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Preserving information

James H. Billington, the librarian of Congress, once said, “The digital history of this nation is imperiled by the very technology that is used to create it.” Indeed, it is an irony of the digital age that the technology that can make information easily available in the short run can also make it difficult to preserve for the long term. The digital record of the activities of
Congress may be lost if we do not take decisive action.

The House should take easy, cost-effective steps today to guard against the irreparable loss of congressional information.
While some of this information has always been and still is well preserved (e.g., the U.S. Code, the Statutes at Large, the Congressional Record), the task of digital preservation is now unlike anything Congress has faced before.

An escalating amount of information, such as speeches, hearing transcripts, witness lists and reports, is increasingly created and available only in digital formats.  And members of Congress are increasingly using their individual websites to communicate directly with constituents and the general public and are filling these sites with rich digital information products such as videos and podcasts. Even information that may seem mundane or unimportant when it is released, but is vital to historians, journalists, lawmakers and citizens, may not get preserved without a sustained commitment by memory institutions such as libraries and archives.

Unfortunately, most digital files become unreadable without concerted efforts to preserve them. It is difficult and expensive to preserve Web pages, audio streams, video recordings, databases and other “born-digital” formats. It is even more difficult and expensive to keep these online and ensure that they are usable — and will continue to be usable in five, 10 or 100 years. In addition to the technical problems of preservation, there are economic, social and political barriers. This will be particularly true if we leave it to the federal government alone to budget and plan for preservation and long-term free access.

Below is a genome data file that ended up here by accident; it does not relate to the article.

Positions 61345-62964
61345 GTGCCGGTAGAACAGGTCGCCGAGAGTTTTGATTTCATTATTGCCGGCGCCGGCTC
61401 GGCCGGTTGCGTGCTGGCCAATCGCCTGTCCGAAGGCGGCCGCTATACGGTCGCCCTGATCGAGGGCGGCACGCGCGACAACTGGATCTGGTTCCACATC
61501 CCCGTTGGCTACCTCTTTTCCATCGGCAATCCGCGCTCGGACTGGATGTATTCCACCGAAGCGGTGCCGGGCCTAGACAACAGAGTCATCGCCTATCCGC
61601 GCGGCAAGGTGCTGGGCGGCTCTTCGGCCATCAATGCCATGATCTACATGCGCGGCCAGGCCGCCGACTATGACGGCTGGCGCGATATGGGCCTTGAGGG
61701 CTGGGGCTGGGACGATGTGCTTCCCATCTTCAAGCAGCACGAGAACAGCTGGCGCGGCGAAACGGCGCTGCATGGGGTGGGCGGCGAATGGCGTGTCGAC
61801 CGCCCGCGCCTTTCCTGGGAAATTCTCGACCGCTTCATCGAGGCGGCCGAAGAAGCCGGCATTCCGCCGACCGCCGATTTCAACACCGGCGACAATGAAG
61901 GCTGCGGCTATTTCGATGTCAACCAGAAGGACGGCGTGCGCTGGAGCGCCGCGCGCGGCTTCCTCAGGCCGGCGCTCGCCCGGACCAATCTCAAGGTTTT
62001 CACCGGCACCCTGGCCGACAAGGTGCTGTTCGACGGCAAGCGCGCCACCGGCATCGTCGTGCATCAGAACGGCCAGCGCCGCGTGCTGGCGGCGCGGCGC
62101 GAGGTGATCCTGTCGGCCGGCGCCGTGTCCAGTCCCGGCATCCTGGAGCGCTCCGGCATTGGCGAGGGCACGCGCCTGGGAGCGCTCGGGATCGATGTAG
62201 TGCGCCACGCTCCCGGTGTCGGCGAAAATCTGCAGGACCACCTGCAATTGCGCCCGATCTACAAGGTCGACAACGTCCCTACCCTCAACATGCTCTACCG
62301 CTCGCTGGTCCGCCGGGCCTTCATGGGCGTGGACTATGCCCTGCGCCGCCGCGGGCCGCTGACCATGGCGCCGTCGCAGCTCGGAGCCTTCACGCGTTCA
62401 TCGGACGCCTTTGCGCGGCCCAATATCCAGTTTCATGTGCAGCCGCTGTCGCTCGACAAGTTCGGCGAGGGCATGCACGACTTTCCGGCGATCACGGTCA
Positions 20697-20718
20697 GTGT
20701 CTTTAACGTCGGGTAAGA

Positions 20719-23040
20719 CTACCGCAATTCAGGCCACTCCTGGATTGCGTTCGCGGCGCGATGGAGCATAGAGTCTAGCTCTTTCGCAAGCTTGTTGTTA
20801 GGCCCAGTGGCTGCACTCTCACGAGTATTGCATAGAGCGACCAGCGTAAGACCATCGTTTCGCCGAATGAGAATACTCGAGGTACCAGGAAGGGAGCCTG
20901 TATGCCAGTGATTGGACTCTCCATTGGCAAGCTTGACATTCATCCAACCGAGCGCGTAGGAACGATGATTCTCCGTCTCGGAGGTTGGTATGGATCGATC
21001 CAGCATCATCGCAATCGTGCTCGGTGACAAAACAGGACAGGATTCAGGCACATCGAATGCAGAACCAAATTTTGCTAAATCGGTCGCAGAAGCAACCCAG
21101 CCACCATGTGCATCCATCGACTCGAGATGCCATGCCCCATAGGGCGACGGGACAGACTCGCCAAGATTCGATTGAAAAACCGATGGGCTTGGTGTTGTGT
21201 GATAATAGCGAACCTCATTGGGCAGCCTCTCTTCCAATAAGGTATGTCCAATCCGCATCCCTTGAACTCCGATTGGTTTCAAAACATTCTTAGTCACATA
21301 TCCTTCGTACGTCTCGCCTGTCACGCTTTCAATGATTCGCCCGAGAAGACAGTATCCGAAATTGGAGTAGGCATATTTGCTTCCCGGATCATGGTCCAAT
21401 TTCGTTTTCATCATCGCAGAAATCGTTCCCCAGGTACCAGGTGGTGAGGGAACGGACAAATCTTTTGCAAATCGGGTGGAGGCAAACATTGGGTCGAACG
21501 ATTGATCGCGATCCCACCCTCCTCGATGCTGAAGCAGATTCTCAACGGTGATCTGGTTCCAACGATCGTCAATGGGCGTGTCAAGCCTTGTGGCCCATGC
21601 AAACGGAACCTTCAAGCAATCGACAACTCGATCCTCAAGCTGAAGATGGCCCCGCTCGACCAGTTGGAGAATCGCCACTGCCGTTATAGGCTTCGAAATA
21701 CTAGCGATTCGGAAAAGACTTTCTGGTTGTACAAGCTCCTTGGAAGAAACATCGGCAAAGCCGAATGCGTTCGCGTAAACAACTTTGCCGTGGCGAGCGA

The solution is to use open-document formats and deposit documents in memory institutions that take responsibility for preservation and access.

The House should mandate that all official digital records of the House and its members be created in formats that are preservable and reusable. This means creating information in open-file formats that do not require proprietary software or any single operating system and are not locked down by the kind of digital rights management technologies that the motion picture and music industries use.

The House should also ensure that all digital documents and products are deposited with the Government Printing Office (GPO) and in federal depository libraries. Depositing information is a process that has worked well for over 200 years, and will work well in the digital age. It will ensure that copies are available in multiple repositories so that a failure of any one repository will not result in an irrevocable loss of content. It will also help ensure continuing access to this information by distributing the costs of preservation and access across many repositories rather than relying solely on the federal budget. Active depositing will also create something that is essential for preservation and access but which does not exist today: an accurate record of all information products of the House.

Jacobs, data services librarian emeritus at the University of California at San Diego, is a co-founder of . He authored the “Preserving Congressional Information” chapter for the Open House Project.


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